Israel Aerospace Industries and the nonprofit SpaceIL announced Tuesday that they plan a December launch from Cape Canaveral to land on the moon on February 13. The 1,289-pound landing craft will piggyback on a SpaceX Falcon 9 rocket to enter Earth's orbit, then slingshot around the planet several times to reach the moon.
"This is a small and smart vehicle, said at a press conference, IDO, Antabi of SpaceIL". The spacecraft is pegged to land on the moon's surface in 2019.
Much of the funding has been provided by Israeli billionaire and SpaceIL president Morris Kahn, and $88.5m in total has been spent on the project to date.
The spacecraft's journey to the moon will last about two months.
"After eight challenging years, I am filled with pride that the first Israeli spacecraft, which is in its final construction and testing phases, will soon be making its way to the moon", Kahn said.
That 20 Million competition challenged the private companies to try to land an unmanned spacecraft on the moon.
Israeli billionaire philanthropist and SpaceIL President Morris Kahn, who donated around $27 million to the project, told reporters that its objective is in part to inspire young people in Israel to study science and join the country's space projects.
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Its first task will be to plant an Israeli flag on the moon, organizers said.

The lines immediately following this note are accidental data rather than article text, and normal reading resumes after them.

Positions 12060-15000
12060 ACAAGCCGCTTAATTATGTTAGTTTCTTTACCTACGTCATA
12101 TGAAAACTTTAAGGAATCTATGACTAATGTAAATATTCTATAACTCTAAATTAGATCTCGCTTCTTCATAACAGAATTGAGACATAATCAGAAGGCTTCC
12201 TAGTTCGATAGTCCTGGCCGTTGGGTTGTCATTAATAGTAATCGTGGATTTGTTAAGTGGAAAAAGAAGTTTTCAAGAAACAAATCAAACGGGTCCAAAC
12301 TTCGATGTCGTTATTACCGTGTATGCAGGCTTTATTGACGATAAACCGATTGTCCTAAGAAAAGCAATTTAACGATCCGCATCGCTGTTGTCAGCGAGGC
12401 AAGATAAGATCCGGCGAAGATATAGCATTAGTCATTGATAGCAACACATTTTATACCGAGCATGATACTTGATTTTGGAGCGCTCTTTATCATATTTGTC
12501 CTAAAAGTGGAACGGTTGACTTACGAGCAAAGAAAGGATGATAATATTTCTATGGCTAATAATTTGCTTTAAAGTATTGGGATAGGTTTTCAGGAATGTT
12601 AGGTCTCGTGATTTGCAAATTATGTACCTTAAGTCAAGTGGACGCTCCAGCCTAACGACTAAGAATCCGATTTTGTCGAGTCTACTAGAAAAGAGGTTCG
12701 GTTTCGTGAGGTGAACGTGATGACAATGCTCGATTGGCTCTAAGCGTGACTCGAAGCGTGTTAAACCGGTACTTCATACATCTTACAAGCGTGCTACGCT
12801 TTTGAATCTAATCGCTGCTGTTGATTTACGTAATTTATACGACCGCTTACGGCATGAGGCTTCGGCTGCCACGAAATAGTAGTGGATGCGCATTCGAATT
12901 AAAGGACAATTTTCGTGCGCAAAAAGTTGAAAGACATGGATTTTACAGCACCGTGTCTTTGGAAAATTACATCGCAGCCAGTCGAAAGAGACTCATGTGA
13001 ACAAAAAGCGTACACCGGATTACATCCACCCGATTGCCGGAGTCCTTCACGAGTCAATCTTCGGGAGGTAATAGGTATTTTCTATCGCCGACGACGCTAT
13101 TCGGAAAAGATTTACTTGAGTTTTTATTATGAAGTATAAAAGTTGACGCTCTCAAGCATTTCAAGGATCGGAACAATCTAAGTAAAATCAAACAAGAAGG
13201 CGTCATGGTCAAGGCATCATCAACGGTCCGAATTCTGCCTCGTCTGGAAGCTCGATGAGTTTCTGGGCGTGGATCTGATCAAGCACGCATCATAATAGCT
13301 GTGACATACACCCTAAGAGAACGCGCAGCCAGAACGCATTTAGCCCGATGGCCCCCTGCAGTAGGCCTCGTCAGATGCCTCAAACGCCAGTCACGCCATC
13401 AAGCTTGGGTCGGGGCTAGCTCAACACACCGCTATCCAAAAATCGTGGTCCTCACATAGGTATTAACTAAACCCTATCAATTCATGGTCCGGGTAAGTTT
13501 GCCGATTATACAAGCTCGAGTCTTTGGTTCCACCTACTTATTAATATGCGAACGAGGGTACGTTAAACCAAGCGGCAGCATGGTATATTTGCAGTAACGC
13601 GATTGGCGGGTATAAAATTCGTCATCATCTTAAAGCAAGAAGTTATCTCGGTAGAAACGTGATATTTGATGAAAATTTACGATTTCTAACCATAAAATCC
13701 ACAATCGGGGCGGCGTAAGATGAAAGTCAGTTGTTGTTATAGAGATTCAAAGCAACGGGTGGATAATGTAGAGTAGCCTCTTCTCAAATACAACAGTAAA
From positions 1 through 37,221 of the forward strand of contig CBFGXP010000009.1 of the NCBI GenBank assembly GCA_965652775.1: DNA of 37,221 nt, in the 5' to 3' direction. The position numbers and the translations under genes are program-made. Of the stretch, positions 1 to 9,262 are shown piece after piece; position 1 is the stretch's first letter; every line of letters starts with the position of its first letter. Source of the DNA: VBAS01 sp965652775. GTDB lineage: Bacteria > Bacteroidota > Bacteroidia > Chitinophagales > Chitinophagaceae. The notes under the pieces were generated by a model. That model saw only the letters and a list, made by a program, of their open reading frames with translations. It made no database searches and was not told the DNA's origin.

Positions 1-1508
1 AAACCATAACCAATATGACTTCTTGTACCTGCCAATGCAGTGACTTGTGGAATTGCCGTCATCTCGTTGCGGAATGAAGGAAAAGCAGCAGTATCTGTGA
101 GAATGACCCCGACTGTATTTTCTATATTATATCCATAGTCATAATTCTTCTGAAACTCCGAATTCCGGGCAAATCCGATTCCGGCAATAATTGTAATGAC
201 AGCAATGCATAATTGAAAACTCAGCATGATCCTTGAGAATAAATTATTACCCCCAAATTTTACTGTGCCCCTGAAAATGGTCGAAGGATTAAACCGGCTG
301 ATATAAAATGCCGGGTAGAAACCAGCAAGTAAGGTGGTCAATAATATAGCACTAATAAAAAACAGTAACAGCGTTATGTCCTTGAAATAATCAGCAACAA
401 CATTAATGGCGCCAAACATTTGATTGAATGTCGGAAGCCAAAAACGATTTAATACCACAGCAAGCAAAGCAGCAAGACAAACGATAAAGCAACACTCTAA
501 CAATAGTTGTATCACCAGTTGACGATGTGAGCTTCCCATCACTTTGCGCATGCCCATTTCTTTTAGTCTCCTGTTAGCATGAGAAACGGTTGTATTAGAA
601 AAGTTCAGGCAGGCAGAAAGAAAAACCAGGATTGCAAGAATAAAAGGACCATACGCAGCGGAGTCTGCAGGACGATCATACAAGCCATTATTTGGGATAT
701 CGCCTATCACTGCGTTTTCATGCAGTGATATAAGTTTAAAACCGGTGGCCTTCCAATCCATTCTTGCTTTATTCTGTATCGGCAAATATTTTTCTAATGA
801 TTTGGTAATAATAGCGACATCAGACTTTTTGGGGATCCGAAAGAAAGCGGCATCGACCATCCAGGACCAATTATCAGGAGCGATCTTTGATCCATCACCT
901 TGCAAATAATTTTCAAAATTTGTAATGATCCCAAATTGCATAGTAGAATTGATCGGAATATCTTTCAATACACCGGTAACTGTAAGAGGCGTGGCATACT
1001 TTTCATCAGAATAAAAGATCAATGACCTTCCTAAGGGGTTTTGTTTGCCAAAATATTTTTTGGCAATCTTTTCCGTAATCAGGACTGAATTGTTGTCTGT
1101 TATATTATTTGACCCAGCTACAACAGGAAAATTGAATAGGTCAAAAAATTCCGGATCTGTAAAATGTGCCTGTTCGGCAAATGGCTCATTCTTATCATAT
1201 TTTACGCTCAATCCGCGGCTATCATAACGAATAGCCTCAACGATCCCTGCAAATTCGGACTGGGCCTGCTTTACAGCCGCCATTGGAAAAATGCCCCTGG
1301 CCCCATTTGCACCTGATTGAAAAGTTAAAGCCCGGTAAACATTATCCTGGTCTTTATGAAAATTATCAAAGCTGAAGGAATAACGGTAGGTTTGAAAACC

Other countries have been successful in crushing scientific investigations into the surface.But only the United States has landed people on the moon.
The maximum speed expected to reach is over 10 km per second (36,000 kilometers, or almost 22,370 miles, per hour), the report adds.
SpaceIL, an Israeli non-profit, has announced plans to send the first privately funded unmanned spacecraft to the moon.
News Brief: SpaceIL, an Israeli team that was once a competitor in the now-defunct Google Lunar X Prize, says it will have its lander launched toward the moon in December.
According to SpaceIL, once the spacecraft disengages from the launch rocket, it will begin orbiting Earth in continuously larger elliptical orbits. When it reaches the right altitude, it will ignite its engines and reduce its speed to allow the moon's gravity to capture it. Over the years, additional partners from the private sector, government companies and academia have joined, including Weizmann Institute of Science; Israel Space Agency; the Ministry of Science, Technology and Space; Bezeq and others.